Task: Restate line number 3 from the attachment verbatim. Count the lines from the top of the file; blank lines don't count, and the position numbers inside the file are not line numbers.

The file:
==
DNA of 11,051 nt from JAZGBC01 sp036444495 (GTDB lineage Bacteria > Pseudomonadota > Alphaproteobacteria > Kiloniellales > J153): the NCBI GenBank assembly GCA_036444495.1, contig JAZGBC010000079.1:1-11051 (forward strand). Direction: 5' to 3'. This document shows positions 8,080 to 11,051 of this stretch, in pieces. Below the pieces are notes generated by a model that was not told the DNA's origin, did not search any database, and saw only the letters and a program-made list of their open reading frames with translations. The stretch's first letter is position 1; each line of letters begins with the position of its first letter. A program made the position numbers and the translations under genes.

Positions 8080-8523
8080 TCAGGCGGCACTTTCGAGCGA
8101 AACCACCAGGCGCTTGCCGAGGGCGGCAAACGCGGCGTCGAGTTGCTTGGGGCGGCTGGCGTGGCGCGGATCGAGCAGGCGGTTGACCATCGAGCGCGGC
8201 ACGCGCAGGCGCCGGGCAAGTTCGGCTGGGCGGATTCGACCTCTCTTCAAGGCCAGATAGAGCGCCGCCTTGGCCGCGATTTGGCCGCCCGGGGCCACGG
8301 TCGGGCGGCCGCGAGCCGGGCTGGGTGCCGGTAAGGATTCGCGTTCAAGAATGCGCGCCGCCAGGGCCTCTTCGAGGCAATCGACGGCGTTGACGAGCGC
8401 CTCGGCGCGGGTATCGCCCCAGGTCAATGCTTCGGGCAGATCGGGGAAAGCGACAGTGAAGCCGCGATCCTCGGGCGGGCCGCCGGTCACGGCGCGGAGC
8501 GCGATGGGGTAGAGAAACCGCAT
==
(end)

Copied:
8080 TCAGGCGGCACTTTCGAGCGA